Metroid Prime 3 continues to be a great game, which proved what Nintendo Wii was capable of even for the most passionate gamers, but among the same Retro studios apparently there were those who, at the time, stayed rather disappointed by the technical characteristics of the console.
Wii was indeed a huge commercial success, but featured a hardware not quite in step with the competition, focusing above all on the peculiar characteristics of the control system, as well as obviously on the usual quality of the first party software where the Metroid Prime trilogy shone.
In Reece Reilly’s podcast, Jack Matthews, a former lead engineer at Retro Studios, admitted he was a little disappointed with the Nintendo Wii’s rather limited hardware capabilities.
The technical limitations of the console had led to a sort of burn-out some developers, who were trying to push the game on the technical side but encountered too many obstacles.
According to Matthews, the feeling was like that of being “confined in a small box”, as well as “falling behind” compared to contemporary times and competing technology. As a young developer, the engineer in question would have liked to work on the latest possible technological solutions, but Nintendo Wii did not allow this.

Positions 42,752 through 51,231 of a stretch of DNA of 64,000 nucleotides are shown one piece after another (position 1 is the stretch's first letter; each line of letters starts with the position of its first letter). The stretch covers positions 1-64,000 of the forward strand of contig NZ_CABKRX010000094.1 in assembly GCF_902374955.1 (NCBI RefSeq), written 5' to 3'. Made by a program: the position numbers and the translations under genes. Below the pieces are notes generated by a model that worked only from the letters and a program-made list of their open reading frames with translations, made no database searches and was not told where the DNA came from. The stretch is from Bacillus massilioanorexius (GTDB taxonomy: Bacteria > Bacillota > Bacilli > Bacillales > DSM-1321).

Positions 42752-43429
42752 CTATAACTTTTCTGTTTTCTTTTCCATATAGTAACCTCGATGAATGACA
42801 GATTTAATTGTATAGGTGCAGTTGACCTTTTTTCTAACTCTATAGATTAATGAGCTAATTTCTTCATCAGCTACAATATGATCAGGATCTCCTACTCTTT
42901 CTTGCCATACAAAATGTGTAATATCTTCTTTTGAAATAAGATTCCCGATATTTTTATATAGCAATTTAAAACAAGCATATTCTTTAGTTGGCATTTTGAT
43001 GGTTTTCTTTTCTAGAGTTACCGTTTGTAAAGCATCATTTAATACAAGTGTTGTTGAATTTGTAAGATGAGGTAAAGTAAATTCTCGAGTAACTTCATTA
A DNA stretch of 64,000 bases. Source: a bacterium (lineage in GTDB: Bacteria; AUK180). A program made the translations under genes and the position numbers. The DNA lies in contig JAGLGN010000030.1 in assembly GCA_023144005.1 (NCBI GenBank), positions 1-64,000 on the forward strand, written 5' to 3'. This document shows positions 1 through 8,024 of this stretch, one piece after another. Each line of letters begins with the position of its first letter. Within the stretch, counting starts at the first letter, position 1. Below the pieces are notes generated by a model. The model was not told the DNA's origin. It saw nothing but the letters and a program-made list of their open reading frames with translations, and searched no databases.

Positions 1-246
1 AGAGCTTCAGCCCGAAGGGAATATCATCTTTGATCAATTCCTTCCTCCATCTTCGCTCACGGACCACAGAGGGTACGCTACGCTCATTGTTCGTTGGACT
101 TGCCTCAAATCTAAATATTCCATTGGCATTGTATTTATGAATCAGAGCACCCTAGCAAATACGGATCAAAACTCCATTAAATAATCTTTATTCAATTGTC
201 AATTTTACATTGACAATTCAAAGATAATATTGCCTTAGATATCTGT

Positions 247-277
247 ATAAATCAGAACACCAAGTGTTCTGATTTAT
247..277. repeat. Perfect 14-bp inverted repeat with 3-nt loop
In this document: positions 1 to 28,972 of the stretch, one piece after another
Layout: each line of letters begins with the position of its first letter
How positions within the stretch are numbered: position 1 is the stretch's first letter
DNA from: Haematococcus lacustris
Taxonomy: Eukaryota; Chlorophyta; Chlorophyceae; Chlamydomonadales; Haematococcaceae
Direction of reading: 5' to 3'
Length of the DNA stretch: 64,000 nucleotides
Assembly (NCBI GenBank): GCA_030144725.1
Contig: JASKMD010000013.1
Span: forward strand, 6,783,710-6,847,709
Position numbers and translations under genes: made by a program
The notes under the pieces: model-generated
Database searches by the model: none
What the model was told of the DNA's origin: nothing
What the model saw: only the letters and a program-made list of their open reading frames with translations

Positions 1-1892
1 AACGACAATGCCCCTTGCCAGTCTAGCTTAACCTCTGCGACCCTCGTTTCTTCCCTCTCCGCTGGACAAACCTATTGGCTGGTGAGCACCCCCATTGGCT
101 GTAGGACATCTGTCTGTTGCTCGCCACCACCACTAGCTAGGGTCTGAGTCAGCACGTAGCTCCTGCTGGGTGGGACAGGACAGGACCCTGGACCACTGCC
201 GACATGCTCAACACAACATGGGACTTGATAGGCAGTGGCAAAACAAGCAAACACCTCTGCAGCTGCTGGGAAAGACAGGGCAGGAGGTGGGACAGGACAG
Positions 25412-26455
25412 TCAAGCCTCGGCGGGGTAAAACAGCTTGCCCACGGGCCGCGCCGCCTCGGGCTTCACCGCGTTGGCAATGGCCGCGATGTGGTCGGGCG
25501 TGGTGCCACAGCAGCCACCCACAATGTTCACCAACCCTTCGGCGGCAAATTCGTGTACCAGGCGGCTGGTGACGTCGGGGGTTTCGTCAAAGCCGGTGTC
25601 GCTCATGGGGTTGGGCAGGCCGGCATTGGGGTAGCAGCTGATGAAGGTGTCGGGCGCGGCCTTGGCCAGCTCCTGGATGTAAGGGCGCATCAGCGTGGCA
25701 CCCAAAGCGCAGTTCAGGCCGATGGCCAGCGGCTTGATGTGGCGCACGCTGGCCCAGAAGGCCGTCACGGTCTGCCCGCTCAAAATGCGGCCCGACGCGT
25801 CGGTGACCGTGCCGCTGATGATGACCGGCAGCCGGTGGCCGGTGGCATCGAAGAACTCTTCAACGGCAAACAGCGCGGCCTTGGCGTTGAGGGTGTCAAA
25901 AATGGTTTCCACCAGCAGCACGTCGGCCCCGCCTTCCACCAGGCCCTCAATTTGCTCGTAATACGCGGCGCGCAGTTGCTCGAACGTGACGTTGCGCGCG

After working on Metroid Prime and Metroid Prime 2: Echoes, the development of Metroid Prime 3: Corruption gave rise to a certain sense of monotony in some developers at Retro Studios, who in fact realized they were working on a fundamentally very similar machine. to Gamecube, more than a generational evolution.
After finishing work on Metroid Prime 3, Matthews then left Retro Studios and joined Armature along with other colleagues, working on ReCore and Batman Arkham Origins: Black Gate. Ironically, none of the games developed later ever reached the fame or level of quality of the Metroid Prime trilogy.
Moving on to the news, we are waiting for Metroid Prime 4, but the problem is that even Nintendo does not yet know when it will be released. Meanwhile, the Metroid Prime Trilogy remaster for Nintendo Switch is ready, says Emily Rogers.